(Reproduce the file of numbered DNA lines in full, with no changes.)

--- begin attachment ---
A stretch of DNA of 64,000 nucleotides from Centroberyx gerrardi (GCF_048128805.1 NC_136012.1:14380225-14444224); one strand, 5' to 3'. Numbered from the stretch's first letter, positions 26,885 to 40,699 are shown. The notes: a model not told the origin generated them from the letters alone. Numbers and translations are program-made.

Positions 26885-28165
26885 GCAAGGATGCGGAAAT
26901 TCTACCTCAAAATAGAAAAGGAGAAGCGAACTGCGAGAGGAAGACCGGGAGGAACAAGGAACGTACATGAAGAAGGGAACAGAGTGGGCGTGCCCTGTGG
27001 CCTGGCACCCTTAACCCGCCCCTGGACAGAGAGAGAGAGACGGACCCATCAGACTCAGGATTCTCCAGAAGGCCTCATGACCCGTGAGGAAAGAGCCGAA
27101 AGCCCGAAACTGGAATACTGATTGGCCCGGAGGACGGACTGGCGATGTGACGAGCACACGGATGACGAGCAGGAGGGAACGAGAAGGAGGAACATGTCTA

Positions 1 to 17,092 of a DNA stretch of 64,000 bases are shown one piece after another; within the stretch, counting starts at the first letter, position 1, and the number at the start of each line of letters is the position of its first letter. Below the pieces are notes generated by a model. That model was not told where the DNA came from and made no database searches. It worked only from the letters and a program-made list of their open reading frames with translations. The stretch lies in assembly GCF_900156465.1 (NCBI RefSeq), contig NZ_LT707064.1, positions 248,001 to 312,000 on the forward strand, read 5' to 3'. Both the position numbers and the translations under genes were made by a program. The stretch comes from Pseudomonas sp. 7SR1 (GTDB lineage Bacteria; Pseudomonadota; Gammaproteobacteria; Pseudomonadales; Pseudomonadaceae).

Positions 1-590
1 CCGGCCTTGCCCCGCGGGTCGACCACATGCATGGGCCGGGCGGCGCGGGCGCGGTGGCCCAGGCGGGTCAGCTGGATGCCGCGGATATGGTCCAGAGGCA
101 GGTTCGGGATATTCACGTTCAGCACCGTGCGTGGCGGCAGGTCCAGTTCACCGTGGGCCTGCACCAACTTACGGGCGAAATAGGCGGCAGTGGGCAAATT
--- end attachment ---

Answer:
A stretch of DNA of 64,000 nucleotides from Centroberyx gerrardi (GCF_048128805.1 NC_136012.1:14380225-14444224); one strand, 5' to 3'. Numbered from the stretch's first letter, positions 26,885 to 40,699 are shown. The notes: a model not told the origin generated them from the letters alone. Numbers and translations are program-made.

Positions 26885-28165
26885 GCAAGGATGCGGAAAT
26901 TCTACCTCAAAATAGAAAAGGAGAAGCGAACTGCGAGAGGAAGACCGGGAGGAACAAGGAACGTACATGAAGAAGGGAACAGAGTGGGCGTGCCCTGTGG
27001 CCTGGCACCCTTAACCCGCCCCTGGACAGAGAGAGAGAGACGGACCCATCAGACTCAGGATTCTCCAGAAGGCCTCATGACCCGTGAGGAAAGAGCCGAA
27101 AGCCCGAAACTGGAATACTGATTGGCCCGGAGGACGGACTGGCGATGTGACGAGCACACGGATGACGAGCAGGAGGGAACGAGAAGGAGGAACATGTCTA

Positions 1 to 17,092 of a DNA stretch of 64,000 bases are shown one piece after another; within the stretch, counting starts at the first letter, position 1, and the number at the start of each line of letters is the position of its first letter. Below the pieces are notes generated by a model. That model was not told where the DNA came from and made no database searches. It worked only from the letters and a program-made list of their open reading frames with translations. The stretch lies in assembly GCF_900156465.1 (NCBI RefSeq), contig NZ_LT707064.1, positions 248,001 to 312,000 on the forward strand, read 5' to 3'. Both the position numbers and the translations under genes were made by a program. The stretch comes from Pseudomonas sp. 7SR1 (GTDB lineage Bacteria; Pseudomonadota; Gammaproteobacteria; Pseudomonadales; Pseudomonadaceae).

Positions 1-590
1 CCGGCCTTGCCCCGCGGGTCGACCACATGCATGGGCCGGGCGGCGCGGGCGCGGTGGCCCAGGCGGGTCAGCTGGATGCCGCGGATATGGTCCAGAGGCA
101 GGTTCGGGATATTCACGTTCAGCACCGTGCGTGGCGGCAGGTCCAGTTCACCGTGGGCCTGCACCAACTTACGGGCGAAATAGGCGGCAGTGGGCAAATT